3. Be willing to discipline bad behavior. If you do find out or witness your child being unkind, please, please, please do not let it go. Act on it immediately, and use it as a teaching opportunity for future behavior.


4. Help your child see beyond the bully. If your child comes home and is sad because someone has been cruel to him or her, sympathize and comfort him or her. Also-try to get the child to see beyond that cruel person. For over a week, I let the anger I had for one woman's actions blind me from the fact that there was a room full of people who were being kind.


Will these requests cure bullying? I know they won't. However, I do believe they can help.
We are all in this together, and truly, although it's cliche', it takes a village.

Have a great school year!

 
 
I have always processed my life events and feelings through my writing. I have always been extremely open about myself. Some call it oversharing, but I genuinely feel like it is my life’s purpose to help other people. If my writing or speaking can make a difference in someone’s life, I feel as though I have achieved what God has put me on earth to do.  So, once again, I’m going to open up about a very real, very personal situation that I am trying to deal with.

I want a baby. There! I have said it! There’s the big secret that’s not at all a secret if you spend any time with me at all. I am not, at all, unlike the millions of other women around the world who feel this same desire. I know that. I’m struggling with the fact that it probably, most likely, almost definitely will not happen for me. Again, this does not make me different from a world full of women in my same shoes.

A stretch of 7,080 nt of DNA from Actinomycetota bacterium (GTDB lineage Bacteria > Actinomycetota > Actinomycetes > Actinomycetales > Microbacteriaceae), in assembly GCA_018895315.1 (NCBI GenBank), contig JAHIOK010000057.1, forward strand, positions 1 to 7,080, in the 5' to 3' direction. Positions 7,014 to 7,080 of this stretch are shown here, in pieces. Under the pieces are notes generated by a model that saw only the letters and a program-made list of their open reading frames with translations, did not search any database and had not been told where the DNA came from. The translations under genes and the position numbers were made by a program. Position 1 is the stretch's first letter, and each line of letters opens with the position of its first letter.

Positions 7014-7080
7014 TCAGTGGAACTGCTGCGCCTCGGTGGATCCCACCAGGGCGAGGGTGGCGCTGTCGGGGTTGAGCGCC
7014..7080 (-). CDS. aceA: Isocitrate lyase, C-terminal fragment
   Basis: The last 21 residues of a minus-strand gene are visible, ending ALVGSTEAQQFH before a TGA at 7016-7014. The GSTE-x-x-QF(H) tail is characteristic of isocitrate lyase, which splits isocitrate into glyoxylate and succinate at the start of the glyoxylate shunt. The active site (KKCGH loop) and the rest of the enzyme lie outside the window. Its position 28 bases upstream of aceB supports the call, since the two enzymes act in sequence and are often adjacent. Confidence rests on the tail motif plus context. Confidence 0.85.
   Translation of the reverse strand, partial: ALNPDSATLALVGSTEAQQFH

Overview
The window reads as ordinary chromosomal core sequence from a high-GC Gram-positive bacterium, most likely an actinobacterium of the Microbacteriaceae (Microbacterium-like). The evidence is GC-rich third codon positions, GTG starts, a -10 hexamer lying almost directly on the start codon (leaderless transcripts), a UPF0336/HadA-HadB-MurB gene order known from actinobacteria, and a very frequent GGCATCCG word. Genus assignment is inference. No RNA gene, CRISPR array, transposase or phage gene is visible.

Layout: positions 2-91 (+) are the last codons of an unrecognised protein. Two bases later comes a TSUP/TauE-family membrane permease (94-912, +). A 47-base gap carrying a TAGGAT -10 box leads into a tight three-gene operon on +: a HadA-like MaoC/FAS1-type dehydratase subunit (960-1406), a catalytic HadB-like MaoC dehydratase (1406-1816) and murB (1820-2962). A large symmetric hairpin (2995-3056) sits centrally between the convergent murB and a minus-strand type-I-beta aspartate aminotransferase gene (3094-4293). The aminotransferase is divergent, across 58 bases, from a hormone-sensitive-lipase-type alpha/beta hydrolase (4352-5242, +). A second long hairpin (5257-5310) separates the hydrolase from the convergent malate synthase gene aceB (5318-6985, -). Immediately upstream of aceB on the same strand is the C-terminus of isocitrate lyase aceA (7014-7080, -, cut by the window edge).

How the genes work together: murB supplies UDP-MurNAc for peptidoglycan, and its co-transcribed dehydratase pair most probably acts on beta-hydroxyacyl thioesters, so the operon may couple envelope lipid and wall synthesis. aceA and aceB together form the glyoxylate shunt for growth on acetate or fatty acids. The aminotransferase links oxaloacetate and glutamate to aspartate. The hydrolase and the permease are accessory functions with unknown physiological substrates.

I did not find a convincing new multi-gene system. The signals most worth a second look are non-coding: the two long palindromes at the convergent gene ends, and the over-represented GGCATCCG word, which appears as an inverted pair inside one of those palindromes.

Do you believe in signs? Some call them God Winks. Some call them coincidence. Some call them nothing at all and think it’s preposterous. Well, I do believe in signs, and every sign tells me to give up this hope and desire.

But I can’t. I can’t. I can’t. I can’t. I can’t. I wish I could, but I cannot.

I have three beautiful children.  I adore them and would give my last breath and then some to make them happy, to keep them safe, and to ensure they always know how much they are loved. I love them more than I could ever express.  Please, believe that. This desire has nothing to do with them.

What does it have to do with? I don’t know. Biology, maybe? A dear friend was at my house about six or seven months ago, and I told her my desire. I said I felt selfish to feel this way, and she stopped me, mid-sentence, and told me that was ridiculous. It is in our DNA, in our human/animal nature to reproduce. So, now, that is my defense I use. Who knows though?

Why can’t I have a child? Let’s go through a list, shall we?

1. I’m not married. When I said this to my co-workers the other day, they looked at me as if I was insane. I have three children, after all! I adopted them, on my own, when I was not married. They couldn’t see the difference and laughed a bit. To me, it is completely different though. I’m not visiting a sperm bank, and I have not been in a relationship that led to that. So, for this, for me, marriage would be ideal.

2. My boyfriend is not interested in having more children. As we have been together for almost three years now, and the children and I are pretty fond of having him around, it is a very significant issue. Having three special needs children takes a significant amount of work—all children do, of course. However, the amount of specialists, appointments, meetings, day-to-day struggles we face are more challenging than those for typical children are. He feels like having a baby is more work than he/we can handle.